Democrat on Trump pre-existing condition claims: 'This is a lie'

Democrat on Trump pre-existing condition claims: 'This is a lie'
© Greg Nash

Sen. Chris MurphyChristopher (Chris) Scott MurphyAvalanche of Democratic senators say Franken should resign Senate passes tax overhaul, securing major GOP victory Dem senator compares GOP tax bill to unicorns, Tupac conspiracy theories MORE (D-Conn.) on Wednesday pushed back against statements by Senate Republicans and President Trump that the latest GOP effort to repeal and replace ObamaCare includes protections for pre-existing conditions.

"This is a lie. A horrible knowing fabrication," Murphy tweeted Wednesday night. "The bill is intentionally constructed to force states to drop this protection."

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His comments came after Trump tweeted he wouldn't sign a health care bill if it didn't include these protections.

"I would not sign Graham-Cassidy if it did not include coverage of pre-existing conditions," Trump tweeted Wednesday night. "It does! A great Bill. Repeal & Replace."

The Senate could vote on the latest ObamaCare repeal-and-replace plan next week.

The proposal, sponsored by Sens. Lindsey GrahamLindsey Olin GrahamGOP and Dems bitterly divided by immigration We are running out of time to protect Dreamers US trade deficit rises on record imports from China MORE (R-S.C.) and Bill CassidyWilliam (Bill) Morgan CassidyTax bill could fuel push for Medicare, Social Security cuts Collins to vote for GOP tax plan Overnight Tech: Lawmakers want answers on Uber breach | Justices divided in patent case | Tech makes plea for net neutrality on Cyber Monday MORE (R-La.), would largely dismantle ObamaCare and convert its funding to block grants that would be delivered to states, which could then spend the funding on their own health needs.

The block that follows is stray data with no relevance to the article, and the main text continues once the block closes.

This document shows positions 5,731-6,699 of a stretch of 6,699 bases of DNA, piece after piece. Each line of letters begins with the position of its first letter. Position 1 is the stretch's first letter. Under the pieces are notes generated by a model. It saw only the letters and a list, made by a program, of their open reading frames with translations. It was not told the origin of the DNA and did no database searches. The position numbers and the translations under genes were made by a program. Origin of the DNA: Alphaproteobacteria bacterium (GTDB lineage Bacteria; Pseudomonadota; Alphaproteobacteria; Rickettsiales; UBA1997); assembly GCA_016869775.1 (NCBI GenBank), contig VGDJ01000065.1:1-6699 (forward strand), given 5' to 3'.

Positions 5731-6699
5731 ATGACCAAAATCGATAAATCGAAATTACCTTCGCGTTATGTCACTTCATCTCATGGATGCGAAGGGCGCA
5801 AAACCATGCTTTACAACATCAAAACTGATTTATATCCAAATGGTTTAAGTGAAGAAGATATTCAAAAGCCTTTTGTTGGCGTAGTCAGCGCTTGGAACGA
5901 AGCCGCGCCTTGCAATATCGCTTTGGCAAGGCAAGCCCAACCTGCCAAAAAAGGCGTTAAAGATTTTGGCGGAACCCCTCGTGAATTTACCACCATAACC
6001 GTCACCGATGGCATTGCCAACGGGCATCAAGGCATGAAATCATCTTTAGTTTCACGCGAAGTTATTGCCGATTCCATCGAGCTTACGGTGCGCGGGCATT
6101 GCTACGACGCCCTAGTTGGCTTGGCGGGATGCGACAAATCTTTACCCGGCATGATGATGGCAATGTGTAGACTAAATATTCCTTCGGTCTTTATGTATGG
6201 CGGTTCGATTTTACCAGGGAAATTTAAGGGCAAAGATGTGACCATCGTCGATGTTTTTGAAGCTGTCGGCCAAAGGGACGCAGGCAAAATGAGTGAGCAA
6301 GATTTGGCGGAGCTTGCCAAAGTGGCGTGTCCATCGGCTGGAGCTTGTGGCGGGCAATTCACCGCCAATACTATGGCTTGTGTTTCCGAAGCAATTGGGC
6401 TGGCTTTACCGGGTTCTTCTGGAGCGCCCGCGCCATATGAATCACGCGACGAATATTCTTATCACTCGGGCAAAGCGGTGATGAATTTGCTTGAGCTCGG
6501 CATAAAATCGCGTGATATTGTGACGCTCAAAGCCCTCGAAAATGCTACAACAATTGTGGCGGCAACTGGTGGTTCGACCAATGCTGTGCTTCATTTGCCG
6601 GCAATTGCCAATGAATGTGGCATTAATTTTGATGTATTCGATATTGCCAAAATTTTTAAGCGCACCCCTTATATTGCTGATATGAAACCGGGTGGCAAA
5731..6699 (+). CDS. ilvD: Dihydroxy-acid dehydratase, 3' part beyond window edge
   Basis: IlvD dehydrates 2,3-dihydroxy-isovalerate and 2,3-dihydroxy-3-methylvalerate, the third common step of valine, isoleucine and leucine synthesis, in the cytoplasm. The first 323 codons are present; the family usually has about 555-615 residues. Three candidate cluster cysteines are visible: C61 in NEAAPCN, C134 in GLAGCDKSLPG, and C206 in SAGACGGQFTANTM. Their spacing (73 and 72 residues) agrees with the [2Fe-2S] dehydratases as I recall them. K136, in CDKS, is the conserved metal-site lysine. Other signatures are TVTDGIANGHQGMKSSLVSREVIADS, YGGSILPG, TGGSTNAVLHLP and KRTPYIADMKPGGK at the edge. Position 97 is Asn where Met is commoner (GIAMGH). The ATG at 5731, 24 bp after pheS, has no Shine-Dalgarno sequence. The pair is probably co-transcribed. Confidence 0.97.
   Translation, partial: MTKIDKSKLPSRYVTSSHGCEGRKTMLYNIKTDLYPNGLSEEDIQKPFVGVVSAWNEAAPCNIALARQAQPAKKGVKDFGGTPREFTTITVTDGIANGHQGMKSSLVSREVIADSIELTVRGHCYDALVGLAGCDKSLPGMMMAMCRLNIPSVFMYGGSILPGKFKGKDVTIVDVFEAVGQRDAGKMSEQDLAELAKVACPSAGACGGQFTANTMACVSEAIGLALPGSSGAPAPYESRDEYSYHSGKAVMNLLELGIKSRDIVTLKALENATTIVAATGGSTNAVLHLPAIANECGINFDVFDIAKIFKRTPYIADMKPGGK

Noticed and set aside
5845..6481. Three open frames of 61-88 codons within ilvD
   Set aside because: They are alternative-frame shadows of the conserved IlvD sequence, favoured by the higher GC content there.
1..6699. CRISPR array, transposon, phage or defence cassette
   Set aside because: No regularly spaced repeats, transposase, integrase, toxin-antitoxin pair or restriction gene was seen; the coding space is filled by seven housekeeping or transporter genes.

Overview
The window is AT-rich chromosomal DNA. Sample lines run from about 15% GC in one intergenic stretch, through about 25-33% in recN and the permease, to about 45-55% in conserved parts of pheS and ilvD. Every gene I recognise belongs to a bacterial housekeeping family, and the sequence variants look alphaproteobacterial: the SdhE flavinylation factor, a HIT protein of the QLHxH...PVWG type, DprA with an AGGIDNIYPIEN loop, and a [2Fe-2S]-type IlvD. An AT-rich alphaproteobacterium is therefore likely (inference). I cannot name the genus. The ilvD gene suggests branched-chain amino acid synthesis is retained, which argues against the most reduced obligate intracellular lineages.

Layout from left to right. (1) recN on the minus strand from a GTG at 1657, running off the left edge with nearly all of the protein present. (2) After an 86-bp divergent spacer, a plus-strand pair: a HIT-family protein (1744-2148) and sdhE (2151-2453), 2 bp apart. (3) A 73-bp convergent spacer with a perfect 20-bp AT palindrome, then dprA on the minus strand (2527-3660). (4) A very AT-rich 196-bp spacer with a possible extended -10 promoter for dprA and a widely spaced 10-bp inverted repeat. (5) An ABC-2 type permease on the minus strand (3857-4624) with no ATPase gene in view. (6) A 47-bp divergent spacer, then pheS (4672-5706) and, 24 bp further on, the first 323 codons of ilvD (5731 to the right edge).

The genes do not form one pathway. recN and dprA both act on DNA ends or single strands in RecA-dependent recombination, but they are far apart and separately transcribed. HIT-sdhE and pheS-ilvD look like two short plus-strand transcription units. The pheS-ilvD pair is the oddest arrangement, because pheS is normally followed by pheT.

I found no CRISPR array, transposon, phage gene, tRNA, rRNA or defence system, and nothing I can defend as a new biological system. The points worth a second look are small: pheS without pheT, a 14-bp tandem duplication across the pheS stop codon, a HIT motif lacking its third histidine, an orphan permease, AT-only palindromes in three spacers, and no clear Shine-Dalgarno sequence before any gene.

The debate over pre-existing conditions centers on a provision that allows states to waive an ObamaCare rule that prevents people with pre-existing condition from being charged higher premiums due to an illness. Critics of the bill argue that if states waived the rule, coverage could become unaffordable for people with pre-existing conditions.

Cassidy and Graham have pushed back against claims that their bill would hurt people with health problems.

Cassidy says states would have to show how they are providing "adequate and affordable" coverage to people with pre-existing conditions before waiving the ObamaCare rule.